The single most important thing that a child needs from their parent is demonstrable proof of their love. For most children, this comes in the form of their parent’s attention. If you don’t give it to them, they’ll do anything that they can to get it. Naughty or attention-seeking children do not behave the way that they do because they are inherently bad, but because they need attention to grow and thrive.
Naughtiness is simply the most effective way that they have learned to get the attention they crave. They know that when they are bad and push their parents' buttons, their parents respond by paying attention to them. They make no distinctions regarding positive or negative attention. They just want your attention any way that they can get it. It is your job to make sure that your children aren’t driven to seeking the wrong kinds of attention.
The Need for Attention
Children actually have a physiologically-based need for attention. Your child isn't capable of taking care of themselves yet. They need attention from their parent to live, and to show them how to act. For these reasons, children are very well-equipped to single out the acts and behaviors that garner them the attention that they need.
It’s a simple act of survival on their part. As a parent, you need to know what kind of attention you are encouraging your child to seek and respond to. There are three kinds:
Obviously the last is the most immediately dangerous. Children who do not get the attention they need cannot and do not develop properly. They suffer physical, emotional, and mental problems as a result of the neglect. What you are aiming for, of course, is to give your child positive attention, but often we find ourselves giving the exact types of negative attention that we are hoping to avoid.
Choosing Positive Attention
In order to teach your child to respond and seek positive attention from you, you must be prepared to begin a preemptive campaign against the negative. You will need to catch your child in the act of being good, which can be much more difficult than catching bad behavior. We are far more likely to take children’s good behavior for granted and punish their bad behavior. Still, if you make the effort it can be done. When you get your chance to praise your child, make sure that you are specific and authentic in your praise.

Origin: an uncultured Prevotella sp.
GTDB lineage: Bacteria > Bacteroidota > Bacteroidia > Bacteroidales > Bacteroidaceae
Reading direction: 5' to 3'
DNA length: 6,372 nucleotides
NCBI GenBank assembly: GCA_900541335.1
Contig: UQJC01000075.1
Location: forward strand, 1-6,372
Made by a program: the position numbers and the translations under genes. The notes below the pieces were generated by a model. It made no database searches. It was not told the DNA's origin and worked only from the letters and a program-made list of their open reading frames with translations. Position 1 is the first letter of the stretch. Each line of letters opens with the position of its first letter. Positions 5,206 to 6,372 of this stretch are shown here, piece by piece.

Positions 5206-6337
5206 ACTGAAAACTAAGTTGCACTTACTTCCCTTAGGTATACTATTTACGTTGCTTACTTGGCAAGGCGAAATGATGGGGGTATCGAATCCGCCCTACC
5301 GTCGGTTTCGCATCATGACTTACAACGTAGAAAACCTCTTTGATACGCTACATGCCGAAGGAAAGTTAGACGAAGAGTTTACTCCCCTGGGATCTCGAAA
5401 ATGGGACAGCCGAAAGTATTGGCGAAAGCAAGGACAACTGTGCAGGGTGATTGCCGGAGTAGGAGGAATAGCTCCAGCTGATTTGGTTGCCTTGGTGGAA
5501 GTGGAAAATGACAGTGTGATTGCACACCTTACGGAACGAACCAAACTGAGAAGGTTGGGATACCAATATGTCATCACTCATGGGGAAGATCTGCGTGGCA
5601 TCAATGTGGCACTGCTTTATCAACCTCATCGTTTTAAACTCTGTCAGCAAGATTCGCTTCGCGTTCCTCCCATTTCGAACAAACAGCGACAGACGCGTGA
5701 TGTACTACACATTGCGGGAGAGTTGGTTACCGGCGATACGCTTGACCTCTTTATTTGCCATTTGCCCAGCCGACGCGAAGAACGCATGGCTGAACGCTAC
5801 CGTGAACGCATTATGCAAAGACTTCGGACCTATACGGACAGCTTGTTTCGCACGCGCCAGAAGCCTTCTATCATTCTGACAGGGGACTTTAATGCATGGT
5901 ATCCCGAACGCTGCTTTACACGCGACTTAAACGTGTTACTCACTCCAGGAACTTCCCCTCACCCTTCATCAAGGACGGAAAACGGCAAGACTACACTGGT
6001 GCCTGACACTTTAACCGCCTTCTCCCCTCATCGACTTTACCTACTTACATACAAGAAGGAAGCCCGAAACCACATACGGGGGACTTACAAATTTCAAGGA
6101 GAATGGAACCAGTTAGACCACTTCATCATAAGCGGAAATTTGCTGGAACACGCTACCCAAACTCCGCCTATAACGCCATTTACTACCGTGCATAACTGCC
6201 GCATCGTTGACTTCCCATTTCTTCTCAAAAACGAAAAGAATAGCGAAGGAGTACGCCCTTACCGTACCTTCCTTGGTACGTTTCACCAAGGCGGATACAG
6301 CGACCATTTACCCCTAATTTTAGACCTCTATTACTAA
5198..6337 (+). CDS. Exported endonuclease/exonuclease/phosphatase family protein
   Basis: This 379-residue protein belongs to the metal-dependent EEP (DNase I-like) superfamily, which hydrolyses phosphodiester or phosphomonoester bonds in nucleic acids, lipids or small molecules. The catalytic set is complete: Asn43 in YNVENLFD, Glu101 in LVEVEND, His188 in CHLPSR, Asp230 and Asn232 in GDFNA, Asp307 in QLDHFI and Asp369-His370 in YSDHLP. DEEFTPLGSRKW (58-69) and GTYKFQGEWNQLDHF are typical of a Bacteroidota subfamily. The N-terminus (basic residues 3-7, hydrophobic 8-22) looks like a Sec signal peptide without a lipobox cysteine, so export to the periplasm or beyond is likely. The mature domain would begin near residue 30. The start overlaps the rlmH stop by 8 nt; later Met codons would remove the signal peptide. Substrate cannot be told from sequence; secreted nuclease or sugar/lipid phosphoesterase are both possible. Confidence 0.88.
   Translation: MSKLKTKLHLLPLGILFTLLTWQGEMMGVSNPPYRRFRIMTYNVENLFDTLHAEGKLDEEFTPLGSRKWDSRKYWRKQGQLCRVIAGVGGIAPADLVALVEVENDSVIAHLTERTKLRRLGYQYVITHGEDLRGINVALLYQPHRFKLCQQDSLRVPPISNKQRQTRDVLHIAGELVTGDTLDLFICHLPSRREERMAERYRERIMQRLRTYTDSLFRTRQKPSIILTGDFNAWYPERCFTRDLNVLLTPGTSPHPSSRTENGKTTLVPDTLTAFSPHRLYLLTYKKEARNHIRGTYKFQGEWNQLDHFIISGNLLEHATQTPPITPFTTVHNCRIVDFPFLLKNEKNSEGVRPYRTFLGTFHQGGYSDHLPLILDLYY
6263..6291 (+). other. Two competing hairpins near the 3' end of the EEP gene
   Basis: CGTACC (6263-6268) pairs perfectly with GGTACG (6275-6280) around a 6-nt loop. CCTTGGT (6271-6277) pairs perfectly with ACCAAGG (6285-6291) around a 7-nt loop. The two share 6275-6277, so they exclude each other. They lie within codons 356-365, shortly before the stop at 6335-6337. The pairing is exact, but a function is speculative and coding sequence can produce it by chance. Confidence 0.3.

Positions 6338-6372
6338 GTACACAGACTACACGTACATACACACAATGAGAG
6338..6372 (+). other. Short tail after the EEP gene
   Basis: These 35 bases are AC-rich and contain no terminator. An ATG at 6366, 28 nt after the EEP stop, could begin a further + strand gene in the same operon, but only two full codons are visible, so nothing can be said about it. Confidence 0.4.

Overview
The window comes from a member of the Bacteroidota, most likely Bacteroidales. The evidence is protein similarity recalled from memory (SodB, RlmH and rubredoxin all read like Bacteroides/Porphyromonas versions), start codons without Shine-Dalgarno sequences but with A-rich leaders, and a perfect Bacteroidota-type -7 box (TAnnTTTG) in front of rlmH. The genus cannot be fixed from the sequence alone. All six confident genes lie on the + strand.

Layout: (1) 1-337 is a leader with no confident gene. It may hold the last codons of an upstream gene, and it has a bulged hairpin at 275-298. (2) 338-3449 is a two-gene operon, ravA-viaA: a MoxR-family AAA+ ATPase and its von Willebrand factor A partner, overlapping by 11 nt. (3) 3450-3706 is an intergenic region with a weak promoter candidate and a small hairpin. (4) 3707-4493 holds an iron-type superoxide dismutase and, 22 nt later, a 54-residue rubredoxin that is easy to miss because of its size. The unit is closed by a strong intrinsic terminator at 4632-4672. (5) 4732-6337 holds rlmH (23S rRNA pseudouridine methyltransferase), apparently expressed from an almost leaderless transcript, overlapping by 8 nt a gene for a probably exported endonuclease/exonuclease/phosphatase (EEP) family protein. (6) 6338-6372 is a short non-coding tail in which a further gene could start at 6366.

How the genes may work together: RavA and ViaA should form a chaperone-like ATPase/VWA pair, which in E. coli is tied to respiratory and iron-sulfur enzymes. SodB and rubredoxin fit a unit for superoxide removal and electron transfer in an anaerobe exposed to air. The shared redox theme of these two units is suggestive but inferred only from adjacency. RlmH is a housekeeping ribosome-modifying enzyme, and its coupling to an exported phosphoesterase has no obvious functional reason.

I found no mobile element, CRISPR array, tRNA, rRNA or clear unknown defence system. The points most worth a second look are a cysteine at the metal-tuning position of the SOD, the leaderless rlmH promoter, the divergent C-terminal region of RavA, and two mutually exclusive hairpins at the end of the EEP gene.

Don’t just brush them aside with a statement like “good job” that only invites them to feel dismissed. Instead, use the opportunity to give them some real attention without demanding anything in return. Experts say that fifteen minutes of this kind of quality time can result in up to thirty minutes when your child will not need your attention. They will simply have enough for the time being.
Make Sure You're Teaching Them
Your child learns many of their behaviors from you, especially when they're young. Part of giving your child the right attention means teaching them the right lessons on how to behave. You can do this largely by setting a good example yourself. Be polite and respectful to others, respect others' boundaries, and don't speak in language you don't want your child to use.
Other times, you'll have to use specific teaching moments to help your child learn how to behave. A child isn't born knowing how to act at the table, for example. When you catch them chewing with their mouth open, stop them and explain that it's rude to do so. Once a child is aware that their behavior is unacceptable, they'll be less likely to repeat it. This is, of course, assuming that they know there will be a negative consequence if they do.
Giving your child positive attention doesn't mean that you never punish them. Every child is going to act out, and sometimes it's simply because they want to test your boundaries. Be understanding and patient when your child doesn't know better, but put your foot down and make it clear that you won't accept bad behavior when they do know better.
Stop to consider whether you're not giving them enough or the right kind of attention. If so, adjust your own behavior accordingly. That doesn't mean you give your child a free pass to act naughty, but it does mean that you make changes in your own life to ensure your child is getting what they need. Finding the right balance between being a positive parent and a guiding disciplinarian is key.
The image featured at the top of this post is ©harshvardhanroy/ via Getty Images.